The Pros and Cons of Cannabis Regeneration

Like conventional gardeners, most cannabis growers get rid of their plants after harvesting the buds. Upon receiving such a luscious, fresh, potent crop, we know it's time to move on to the next. However, some growers do it a little differently. These individuals use regeneration; a method in which one plant delivers multiple harvests.


But how, exactly?


In this article, we look at what weed regeneration is, how to do it, and its pros and cons.


What Is Cannabis Regeneration?

Regeneration is kind of like hacking that biological process. While the original plant will eventually die, growers can first revert it back to its vegetative state. As a result, you can grow the same plant again for a second—albeit, slightly less fruitful—harvest.


As an annual flowering plant, the cannabis life cycle is limited to a single season. This is how it's always been and always will be—no matter how much we fumble with genetics. Essentially, cannabis grows when the days are long, and flowers when they're short. Once it reaches the end of its life cycle, it dies.


Regeneration is kind of like hacking that biological process. While the original plant will eventually die, growers can first revert it back to its vegetative state. As a result, you can grow the same plant again for a second—albeit, slightly less fruitful—harvest.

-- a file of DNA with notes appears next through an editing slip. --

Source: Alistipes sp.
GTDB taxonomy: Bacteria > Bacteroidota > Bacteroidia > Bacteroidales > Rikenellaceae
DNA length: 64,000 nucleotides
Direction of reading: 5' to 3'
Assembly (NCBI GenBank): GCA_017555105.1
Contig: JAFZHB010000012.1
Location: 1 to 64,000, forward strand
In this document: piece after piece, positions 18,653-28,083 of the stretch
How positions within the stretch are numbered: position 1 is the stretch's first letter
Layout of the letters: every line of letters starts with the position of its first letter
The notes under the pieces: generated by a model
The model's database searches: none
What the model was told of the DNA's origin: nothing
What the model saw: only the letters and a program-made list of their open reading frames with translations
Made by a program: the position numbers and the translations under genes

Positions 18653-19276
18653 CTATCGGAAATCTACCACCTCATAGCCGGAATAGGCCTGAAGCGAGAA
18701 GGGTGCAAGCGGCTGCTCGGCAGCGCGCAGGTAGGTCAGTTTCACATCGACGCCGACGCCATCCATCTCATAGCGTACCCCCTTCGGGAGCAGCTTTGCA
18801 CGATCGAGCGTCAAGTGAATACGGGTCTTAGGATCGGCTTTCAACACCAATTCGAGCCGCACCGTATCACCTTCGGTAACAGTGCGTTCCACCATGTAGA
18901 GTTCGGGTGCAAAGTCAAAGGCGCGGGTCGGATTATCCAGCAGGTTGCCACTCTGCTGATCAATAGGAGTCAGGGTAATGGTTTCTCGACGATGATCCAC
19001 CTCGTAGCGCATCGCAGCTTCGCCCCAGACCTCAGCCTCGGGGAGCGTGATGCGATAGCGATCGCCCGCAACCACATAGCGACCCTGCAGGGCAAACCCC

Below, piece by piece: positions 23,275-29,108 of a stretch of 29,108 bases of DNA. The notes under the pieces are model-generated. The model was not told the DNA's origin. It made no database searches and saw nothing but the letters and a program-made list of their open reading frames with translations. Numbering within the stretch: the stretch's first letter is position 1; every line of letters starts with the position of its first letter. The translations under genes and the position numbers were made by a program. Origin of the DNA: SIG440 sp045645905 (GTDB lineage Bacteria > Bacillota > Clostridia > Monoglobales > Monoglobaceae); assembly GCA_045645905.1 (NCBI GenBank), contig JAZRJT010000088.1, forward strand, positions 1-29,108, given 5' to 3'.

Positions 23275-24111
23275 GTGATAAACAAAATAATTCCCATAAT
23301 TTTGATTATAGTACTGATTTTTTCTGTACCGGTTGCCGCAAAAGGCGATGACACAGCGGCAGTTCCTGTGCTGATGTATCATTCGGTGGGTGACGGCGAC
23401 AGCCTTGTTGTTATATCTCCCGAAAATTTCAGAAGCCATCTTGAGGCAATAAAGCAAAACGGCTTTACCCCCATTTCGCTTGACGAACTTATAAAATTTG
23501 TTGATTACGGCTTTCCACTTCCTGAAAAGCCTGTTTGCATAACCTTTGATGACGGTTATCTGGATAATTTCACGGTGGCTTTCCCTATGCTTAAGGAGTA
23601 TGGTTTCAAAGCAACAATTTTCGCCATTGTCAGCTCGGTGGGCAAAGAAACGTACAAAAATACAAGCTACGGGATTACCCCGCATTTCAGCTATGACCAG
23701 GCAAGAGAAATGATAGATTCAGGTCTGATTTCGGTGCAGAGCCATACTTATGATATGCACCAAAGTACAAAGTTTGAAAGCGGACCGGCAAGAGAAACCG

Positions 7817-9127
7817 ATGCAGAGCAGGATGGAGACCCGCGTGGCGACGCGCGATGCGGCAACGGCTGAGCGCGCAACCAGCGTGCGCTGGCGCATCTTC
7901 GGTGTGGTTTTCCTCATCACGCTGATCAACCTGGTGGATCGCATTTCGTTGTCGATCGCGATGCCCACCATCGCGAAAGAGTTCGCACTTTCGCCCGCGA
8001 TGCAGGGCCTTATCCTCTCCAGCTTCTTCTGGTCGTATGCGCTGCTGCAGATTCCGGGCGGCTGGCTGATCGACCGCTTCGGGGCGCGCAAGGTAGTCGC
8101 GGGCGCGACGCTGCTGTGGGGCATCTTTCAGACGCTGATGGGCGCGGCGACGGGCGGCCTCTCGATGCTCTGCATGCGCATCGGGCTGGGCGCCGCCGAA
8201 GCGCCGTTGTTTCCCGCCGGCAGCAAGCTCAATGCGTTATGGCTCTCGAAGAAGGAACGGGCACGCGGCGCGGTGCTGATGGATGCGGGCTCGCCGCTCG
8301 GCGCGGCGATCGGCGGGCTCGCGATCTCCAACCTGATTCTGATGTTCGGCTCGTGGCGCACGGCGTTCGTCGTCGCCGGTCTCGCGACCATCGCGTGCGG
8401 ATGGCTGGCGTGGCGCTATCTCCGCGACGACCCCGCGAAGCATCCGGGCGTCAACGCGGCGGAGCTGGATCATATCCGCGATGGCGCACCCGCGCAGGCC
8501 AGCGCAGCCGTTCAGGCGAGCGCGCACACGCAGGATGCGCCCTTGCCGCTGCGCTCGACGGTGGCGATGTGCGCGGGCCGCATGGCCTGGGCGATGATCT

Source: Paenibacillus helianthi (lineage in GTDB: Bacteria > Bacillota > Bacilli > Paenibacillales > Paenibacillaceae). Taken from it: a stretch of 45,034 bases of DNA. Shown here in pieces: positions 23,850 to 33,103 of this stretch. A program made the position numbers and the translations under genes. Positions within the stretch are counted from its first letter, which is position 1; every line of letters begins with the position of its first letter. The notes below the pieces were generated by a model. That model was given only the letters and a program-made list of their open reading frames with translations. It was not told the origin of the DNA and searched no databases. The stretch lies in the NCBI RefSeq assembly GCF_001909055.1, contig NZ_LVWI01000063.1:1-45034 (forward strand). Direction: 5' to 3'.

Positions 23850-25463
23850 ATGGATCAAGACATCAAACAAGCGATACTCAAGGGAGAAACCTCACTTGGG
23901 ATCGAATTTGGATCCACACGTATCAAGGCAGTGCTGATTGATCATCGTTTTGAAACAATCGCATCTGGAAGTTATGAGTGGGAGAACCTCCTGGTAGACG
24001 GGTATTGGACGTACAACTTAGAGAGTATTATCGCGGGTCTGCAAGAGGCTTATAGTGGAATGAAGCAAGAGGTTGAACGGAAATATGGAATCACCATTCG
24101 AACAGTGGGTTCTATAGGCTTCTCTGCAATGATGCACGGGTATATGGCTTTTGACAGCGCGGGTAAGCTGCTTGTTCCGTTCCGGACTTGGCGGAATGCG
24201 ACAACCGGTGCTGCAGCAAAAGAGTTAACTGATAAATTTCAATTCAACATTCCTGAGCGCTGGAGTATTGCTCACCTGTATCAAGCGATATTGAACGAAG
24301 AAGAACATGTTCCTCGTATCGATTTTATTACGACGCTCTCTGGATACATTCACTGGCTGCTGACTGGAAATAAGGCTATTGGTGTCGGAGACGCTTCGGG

Why Re-Veg Your Cannabis Plants?

Whether it's your first plant or your fiftieth, there are plenty of reasons to re-veg your weed. One of the most convincing is how much time you’ll save in comparison to growing another plant from scratch. On the contrary, regeneration also has its disadvantages.


In this section, we’ll look at the pros and cons of re-vegging.


Benefits of Re-Vegging

Although the science seems complex, re-vegging is actually pretty simple—and there are plenty of upsides to doing so!


Preserves Phenotypes

Harvesting cannabis at different times from the same plant can shake things up immensely. For example, many growers take clones from a preferred mother plant before the flowering stage. If they don't, that special phenotype will be lost forever once the plant starts to bloom—unless they decide to re-veg. This way, growers can preserve an exact replica of that specific phenotype.


Increases Viability of Plants

Not unlike a grandparent pruning their roses, taking cuttings is a great way to expand your crop. This is true for both holistic and recreational growers who might live somewhere with restrictions on how many plants they can grow. Basically, it's for those who only need a couple of quality plants to get by. Having two plants with the same traits will always be better than one from an unknown.


No Need to Keep a Mother Plant

Ditching a mother plant can be emotional, especially if it's provided some of the best buzz you've ever had. As a result, some growers keep the mother plant around for as long as possible, pulling and flipping clones directly from her. While this is one way to preserve characteristics, you can also do that with regeneration.